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Exemplary designs at RIBA National Awards 2019

Eleanor Young

Cambridge carries off a clutch of awards as works by both established and up-and-coming practices head hopefully towards the Stirling Prize

Cambridge is the big winner in the RIBA National Awards. With eight National Awards for buildings in the city it has taken 15% of the total of 54 National Awards.

Sports pavilion by Robin Lee Architects at New Eddington, Cambridge.
Sports pavilion by Robin Lee Architects at New Eddington, Cambridge. Credit: Jack Hobhouse

With prosperity, ambitious growth plans and a prestigious university with its own resources and expertise in leveraging donations perhaps this is not surprising. In fact six of the winners were commissioned by the university or colleges.

This follows a pattern also seen last year when Cambridge was home to five National Award winners, including MUMA’s Storey’s Field Centre, which went on to be shortlisted for the Stirling Prize. New Eddington, originally just known as North West Cambridge, is a piece of mixed city expansion with the University of Cambridge as developer. The process has appeared exemplary and the projects that have won this year show a depth of detail comparable to that of the London 2012 development in Stratford. This year the New Eddington masterplan itself, designed by Aecom, has won an award. So too have the collection of nine sculptural utility buildings by Robin Lee Architecture that range from electricity substations to a cycle shelter and sports pavilion.

Mole Architects’ Marmalade Lane co-housing project in Cambridge.
Mole Architects’ Marmalade Lane co-housing project in Cambridge. Credit: David Butler

New Eddington has been planned for 3,000 homes. And it is notable that one of the practices, Mole Architects, whose name is popping up all over the awards, worked with Wilkinson Eyre to design another of the university’s winners on the site. Over the years Mole has worked closely with a selection of big name international architects designing Living Architecture’s gallery of remarkable houses to let. This year Mole has a National Award for its work with Atelier Peter Zumthor, at the Secular Retreat in Devon, many miles away from its Cambridge heartland. But Mole’s work also gives hope for a more accessible sort of architecture with its award winning co-housing of 42 homes in Marmalade Lane, developed in close collaboration with those who now live there. This includes shared facilities like workshop and gardens as well as play room, guest room and laundry.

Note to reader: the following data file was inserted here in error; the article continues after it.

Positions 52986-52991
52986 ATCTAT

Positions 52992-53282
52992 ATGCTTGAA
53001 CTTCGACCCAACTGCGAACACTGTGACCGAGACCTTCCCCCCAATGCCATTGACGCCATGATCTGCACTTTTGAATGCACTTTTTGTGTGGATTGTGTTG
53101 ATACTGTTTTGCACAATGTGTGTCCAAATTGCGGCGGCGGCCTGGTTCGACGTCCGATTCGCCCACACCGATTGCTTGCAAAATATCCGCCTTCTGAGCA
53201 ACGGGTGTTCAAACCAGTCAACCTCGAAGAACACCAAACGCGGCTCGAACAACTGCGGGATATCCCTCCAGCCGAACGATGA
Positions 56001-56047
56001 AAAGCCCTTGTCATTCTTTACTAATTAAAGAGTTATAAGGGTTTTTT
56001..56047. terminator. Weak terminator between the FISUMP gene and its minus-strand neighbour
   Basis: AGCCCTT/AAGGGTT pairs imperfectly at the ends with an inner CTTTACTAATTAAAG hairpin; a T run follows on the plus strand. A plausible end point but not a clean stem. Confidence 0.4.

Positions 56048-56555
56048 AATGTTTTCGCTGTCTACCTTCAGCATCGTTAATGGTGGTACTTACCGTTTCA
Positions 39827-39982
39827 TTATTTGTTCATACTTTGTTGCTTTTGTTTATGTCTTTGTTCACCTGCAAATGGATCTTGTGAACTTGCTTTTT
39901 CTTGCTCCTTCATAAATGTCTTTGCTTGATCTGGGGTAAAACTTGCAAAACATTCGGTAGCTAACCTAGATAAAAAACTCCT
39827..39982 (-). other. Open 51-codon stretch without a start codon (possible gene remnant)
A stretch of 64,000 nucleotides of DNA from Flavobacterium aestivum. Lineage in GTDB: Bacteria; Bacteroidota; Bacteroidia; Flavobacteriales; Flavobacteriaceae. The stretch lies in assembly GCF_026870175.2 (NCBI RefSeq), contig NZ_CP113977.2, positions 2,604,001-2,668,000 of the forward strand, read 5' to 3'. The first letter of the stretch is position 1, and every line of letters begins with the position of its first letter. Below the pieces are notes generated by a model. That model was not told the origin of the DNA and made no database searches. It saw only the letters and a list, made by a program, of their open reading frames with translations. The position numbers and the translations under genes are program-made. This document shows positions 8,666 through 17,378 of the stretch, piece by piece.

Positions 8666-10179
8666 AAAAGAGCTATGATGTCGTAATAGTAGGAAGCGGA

Other, more established practices have also done well, most notably Haworth Tompkins with three awards, its confident and nuanced application of scrape and reveal on two theatres combined with a deep understanding of social and artistic spaces. The buildings that win National Awards have to set national standards for good architecture and demonstrate design excellence, be fit for purpose and be sustainable. This is a high bar and weeds out many submissions where the clients and architects struggled to carry their original ambitions through to realisation.

Ordsall Chord, a major piece of infrastructure for Manchester and the region, designed by BDP.
Ordsall Chord, a major piece of infrastructure for Manchester and the region, designed by BDP. Credit: Nick Caville

Three regions have been left without any awards at this level. There were none for the North East, West Midlands or Wales. For some the disappointment of not getting a National Award will be offset by House of the Year shortlisting and the TV exposure that generates, as with BPN’s Ghost House in Warwickshire. But in terms of typology it is infrastructure that is doing unusually well and it is good to see Ordsall Chord in Manchester and the capital’s London Bridge Station putting in strong showings in this area. It will be interesting to see if Crossrail projects and ultimately HS2 developments will join them in the pantheon of awards.